The Great American White Pelicans are on the move North

American White Pelican in Flight

Now is an excellent time for bird watchers to see one of the largest birds in the world. The American White Pelican is beginning to return from their winter home along the Gulf coast from Florida to Mexico. They begin the return to their nesting grounds in mid-march. The Pelicans begin to show up in the central United States in such areas as Illinois, Nebraska, Wyoming and Colorado. The majority will stay in these locations for 3 to 5 weeks, and then they move on to their primary summer nesting grounds. The summer nesting gorunds can be found from southern Canada to the Norther United States, from the upper Mississippi River Valley west to Northern California

The American White Pelican, one of two species of pelicans in North America, can weigh as much as 28 to 30 pounds with a 9 foot wingspan. These beautiful birds are primarily white except for its black-tiped wings that can only be seen when they are flying. They have a long neck, a long orange bill with an expandable pouch and orange legs with webbed feet.

American White Pelicans are highly social and live in large, highly populated colonies. Groups of pelicans have been known to work together to encircle and drive their prey, small fish and/or crustaceans, into shore where they are easier to catch.

These birds do not dive into the water for their food like the Brown Pelican. They float on the water using their pouches to scoop up water and fish and then hold their head up to drain away the water then swallowing the food.

They breed during the summer in inland shallow freshwater lakes, prairie wet lands and marshes. These birds are clumsy on land, but they are excellent swimmers and very graceful in flight. The American White Pelican flies in evenly spaced lines or V formations like geese and swans, but geese and swans fly with their necks outstretched while the pelicans fly with their necks doubled back against their shoulders. When watching them fly in formation you will notice that they have a rhythmic pattern to their wing beats that flows from the lead bird to the back of the formation.

Courtship and pairing occur soon after they arrive at the northern nesting sites. Newly formed pairs select nest sites next to other pairs in the same stage of the breeding cycle. Nests are usually located on open, bare soil. Both sexes build the nest, which consists of a shallow depression surrounded by a low rim of gravel, soil, or plant material. Two eggs are laid and both sexes work together to incubate them. The young are born featherless and blind, but gain sight in about two days, and are completely dependent on their parents for food and warmth. The young chicks feed by reaching down their parents throats for requrgitated food with the older chick usually getting the majority of the food allowing it to grow faster than the second born chick which usually dies. After leaving the nest, the young pelicans gather in groups called "creches". Parents continue to feed their young until the chicks leave the colony at 10 - 11 weeks of age.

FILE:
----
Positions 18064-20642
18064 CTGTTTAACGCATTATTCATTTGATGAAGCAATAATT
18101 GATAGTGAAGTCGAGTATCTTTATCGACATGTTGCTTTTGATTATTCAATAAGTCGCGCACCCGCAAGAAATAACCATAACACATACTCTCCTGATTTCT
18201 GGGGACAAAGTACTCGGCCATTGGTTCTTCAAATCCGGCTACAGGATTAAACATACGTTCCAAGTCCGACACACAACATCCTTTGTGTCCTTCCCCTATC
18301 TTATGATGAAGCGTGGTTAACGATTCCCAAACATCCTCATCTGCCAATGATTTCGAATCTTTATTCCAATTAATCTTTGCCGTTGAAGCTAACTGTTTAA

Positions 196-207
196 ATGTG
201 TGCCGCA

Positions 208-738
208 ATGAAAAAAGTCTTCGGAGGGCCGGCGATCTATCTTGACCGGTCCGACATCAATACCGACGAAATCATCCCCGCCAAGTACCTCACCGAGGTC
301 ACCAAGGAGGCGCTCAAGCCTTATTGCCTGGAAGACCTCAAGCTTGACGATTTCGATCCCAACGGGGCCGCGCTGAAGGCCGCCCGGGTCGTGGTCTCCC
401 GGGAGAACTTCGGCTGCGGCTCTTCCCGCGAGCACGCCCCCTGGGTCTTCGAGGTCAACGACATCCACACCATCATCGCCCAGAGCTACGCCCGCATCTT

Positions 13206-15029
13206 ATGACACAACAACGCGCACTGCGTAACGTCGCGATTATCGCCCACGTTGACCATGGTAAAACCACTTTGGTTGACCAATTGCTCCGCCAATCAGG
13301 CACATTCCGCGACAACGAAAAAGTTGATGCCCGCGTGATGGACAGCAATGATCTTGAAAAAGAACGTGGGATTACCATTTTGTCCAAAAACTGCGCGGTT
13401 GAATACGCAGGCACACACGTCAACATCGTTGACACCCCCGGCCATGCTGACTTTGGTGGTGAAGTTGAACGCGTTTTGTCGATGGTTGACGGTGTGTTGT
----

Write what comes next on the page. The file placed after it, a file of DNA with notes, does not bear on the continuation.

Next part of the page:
American White Pelicans are not approachable as are Brown Pelicans and they tend to shy away from people and developed areas. If they feel threatened they may abandon their nests including the eggs or chicks, so please use care when observing them, do not scare or annoy them. When they are in an area feeding they can be seen throughout the entire day. For the best viewing remember to bring your binoculars and enjoy these magnificant birds.

Some of the best places to see The American White Pelican during the spring and summer nesting season are: The Middle Mississippi Valley - Grafton, Illinois - Marsh Lake, Minnesota - Red Wing, Minnesota - Pelican Lake, Minnesota - Chase Lake Nat'l Wildlife Refuge, North Dakota - Sheridan County, Montana. If you would like to find other locations to observe these birds, Google American White Pelican viewing locations.

These beautiful birds will start the return trip to their wintering grounds in September and it will run through November.


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